Sorry @PaulHRosenberg not racial issues either. Do the words "content of their character" ring a bell? #RaceBaiting

There’s an awful lot going on in this brief interchange, but the fact that King is being quoted to justify a de facto police lynching is pretty staggering all by itself.  A white cop as judge, jury and executioner, sentencing a black teen to death for shoplifting some cigarillos, justified by quoting Martin Luther King? It just doesn’t get much more racist and perverted than that, while still pretending not to be.

At one level, I wasn’t really surprised by the audacity involved. I remembered quite well from my youth how the worst racists always assumed a posture of moral superiority, in which nothing they said could be questioned, and the more outrageous the claims they made, the more self-satisfied they felt.  I also knew that conservatives had been working for decades to reshape King into their image—I’d even written about it 20 years ago this coming King Day. So what could possibly make racists more self-satisfied today than to quote King himself to justify wantonly killing black youths?

Note that my original story I was linking to was about how the grand jury process went wrong, which meant that none of Wilson’s story could be trusted, as it had never seriously been cross-examined—not to mention how it conflicted with other eyewitness accounts. Yet, @ConservativeNonentity completely ignored all of that, blatantly asserted Brown’s criminality, and said that criminality justified his death: “#EndOfStory.”  So, if you’re going to play “don’t confuse me with the facts,” then fine, I thought, let’s go with the law: shoplifting is not a capital offense—unless, of course, you’re black, in which case everything is. Hence, my response, “but those aren't capital offenses, just because he's black.”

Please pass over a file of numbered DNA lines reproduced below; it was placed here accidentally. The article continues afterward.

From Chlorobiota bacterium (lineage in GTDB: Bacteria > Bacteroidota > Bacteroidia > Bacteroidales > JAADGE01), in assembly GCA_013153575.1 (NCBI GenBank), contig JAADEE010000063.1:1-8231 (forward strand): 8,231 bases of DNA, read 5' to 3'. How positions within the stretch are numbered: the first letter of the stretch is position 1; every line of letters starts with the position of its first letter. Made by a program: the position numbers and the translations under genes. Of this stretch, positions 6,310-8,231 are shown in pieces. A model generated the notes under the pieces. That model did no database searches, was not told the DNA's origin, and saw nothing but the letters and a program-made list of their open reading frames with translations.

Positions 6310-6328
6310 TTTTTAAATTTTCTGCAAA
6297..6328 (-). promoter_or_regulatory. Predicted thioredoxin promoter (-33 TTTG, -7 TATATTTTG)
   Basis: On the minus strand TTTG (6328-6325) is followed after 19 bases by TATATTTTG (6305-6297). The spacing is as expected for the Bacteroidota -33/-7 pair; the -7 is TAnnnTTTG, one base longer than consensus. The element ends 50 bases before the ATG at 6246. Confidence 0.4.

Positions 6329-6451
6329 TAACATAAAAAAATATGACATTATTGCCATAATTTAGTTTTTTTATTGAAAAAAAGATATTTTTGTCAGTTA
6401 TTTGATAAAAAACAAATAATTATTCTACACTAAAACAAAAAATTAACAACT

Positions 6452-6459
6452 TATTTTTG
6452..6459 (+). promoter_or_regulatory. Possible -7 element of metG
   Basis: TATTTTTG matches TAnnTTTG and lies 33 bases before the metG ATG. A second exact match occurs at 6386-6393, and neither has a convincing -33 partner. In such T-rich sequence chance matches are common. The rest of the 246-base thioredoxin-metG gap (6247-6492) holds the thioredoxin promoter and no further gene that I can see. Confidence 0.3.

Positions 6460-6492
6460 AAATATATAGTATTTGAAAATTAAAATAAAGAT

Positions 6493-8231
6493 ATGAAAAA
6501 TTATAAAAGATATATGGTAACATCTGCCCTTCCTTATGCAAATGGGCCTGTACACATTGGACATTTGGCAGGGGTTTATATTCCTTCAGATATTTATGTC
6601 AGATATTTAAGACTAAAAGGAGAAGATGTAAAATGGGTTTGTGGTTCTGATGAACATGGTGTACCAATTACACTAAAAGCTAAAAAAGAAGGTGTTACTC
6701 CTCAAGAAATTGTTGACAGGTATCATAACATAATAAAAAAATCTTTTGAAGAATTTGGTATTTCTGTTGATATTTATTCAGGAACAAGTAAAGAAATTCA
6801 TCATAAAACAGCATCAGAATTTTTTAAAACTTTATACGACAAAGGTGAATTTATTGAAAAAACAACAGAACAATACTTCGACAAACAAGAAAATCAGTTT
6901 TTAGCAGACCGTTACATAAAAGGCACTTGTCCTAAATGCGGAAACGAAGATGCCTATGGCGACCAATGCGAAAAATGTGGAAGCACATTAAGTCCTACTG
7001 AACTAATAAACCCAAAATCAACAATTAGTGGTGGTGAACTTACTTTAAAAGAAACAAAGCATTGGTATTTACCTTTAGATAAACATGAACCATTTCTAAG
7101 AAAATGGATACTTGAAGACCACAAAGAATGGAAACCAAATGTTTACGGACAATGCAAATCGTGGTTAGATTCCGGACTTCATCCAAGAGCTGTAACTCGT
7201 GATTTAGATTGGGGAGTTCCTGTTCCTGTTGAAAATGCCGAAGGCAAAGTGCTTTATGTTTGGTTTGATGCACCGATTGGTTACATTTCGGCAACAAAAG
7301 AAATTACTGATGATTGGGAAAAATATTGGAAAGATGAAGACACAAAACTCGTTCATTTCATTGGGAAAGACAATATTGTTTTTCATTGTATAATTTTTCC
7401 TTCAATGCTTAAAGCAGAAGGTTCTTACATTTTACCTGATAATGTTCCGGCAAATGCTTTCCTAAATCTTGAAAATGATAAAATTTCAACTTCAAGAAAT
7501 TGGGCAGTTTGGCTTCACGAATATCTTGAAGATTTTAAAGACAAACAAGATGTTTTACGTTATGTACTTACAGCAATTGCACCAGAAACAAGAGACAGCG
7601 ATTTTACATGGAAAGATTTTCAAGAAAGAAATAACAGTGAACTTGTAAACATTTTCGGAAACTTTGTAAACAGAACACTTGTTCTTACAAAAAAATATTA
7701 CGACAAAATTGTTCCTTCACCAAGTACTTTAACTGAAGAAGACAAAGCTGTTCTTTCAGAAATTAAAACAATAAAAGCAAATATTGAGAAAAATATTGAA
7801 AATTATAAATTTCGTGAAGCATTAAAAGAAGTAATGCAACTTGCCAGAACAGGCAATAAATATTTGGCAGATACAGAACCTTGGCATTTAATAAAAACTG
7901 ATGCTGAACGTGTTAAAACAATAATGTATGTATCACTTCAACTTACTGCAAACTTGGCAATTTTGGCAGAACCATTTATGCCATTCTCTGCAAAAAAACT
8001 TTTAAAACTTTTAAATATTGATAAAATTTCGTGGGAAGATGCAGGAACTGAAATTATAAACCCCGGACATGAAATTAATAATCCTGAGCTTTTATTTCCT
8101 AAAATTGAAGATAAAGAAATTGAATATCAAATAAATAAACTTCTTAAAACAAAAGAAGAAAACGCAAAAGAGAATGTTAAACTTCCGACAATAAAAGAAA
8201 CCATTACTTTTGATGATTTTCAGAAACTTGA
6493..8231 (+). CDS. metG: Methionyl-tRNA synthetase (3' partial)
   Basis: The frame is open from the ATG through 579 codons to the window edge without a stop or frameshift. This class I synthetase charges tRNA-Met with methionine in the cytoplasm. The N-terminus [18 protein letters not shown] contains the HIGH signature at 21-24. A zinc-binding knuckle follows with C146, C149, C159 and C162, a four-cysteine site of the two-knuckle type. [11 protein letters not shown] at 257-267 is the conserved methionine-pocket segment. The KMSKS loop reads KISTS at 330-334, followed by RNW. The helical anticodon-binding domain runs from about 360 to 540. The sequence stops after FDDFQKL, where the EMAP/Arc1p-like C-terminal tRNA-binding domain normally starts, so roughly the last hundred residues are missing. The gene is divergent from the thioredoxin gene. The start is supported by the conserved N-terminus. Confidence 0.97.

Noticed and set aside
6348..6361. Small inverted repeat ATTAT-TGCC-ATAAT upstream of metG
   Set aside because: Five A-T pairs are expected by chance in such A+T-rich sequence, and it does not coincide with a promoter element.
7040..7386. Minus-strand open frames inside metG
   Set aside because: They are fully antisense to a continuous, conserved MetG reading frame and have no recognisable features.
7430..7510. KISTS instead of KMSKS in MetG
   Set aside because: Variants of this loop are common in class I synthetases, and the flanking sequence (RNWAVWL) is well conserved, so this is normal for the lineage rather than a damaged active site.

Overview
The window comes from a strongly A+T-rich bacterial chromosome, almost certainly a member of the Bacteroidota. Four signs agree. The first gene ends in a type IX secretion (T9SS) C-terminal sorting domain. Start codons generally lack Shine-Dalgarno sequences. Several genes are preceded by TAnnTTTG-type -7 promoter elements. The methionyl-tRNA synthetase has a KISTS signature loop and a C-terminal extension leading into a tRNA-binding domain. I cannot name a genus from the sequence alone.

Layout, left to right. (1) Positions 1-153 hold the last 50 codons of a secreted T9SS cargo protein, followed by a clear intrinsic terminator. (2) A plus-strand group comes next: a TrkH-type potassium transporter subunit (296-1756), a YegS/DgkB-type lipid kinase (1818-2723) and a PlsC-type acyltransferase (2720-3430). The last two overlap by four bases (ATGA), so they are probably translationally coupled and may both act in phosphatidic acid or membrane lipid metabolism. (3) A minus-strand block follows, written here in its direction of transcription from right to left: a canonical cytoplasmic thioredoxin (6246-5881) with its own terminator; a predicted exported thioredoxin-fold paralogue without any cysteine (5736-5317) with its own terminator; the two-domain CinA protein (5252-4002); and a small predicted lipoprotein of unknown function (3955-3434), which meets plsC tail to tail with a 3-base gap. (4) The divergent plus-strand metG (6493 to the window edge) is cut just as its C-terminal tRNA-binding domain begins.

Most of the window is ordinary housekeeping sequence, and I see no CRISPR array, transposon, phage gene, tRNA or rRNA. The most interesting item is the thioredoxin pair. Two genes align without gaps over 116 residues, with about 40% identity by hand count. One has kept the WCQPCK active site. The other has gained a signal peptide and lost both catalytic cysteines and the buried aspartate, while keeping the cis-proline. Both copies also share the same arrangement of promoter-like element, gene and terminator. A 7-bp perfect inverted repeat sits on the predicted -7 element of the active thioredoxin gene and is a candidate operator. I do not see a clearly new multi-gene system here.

I then invoked Emmett Till because of the light it shines. Racists in the early '50s thought that Emmett Till’s murder was justified by his offense (whistling at a white girl), and racists today make exactly the same sort of argument in excusing Darren Wilson killing Michael Brown, and hundreds of other similar modern-day lynchings. #BlackLivesMatter. That’s what the hashtag is all about—pushing back against this wave of modern-day lynchings, and the larger toxic social environment that continues to produce them at such a staggering rate.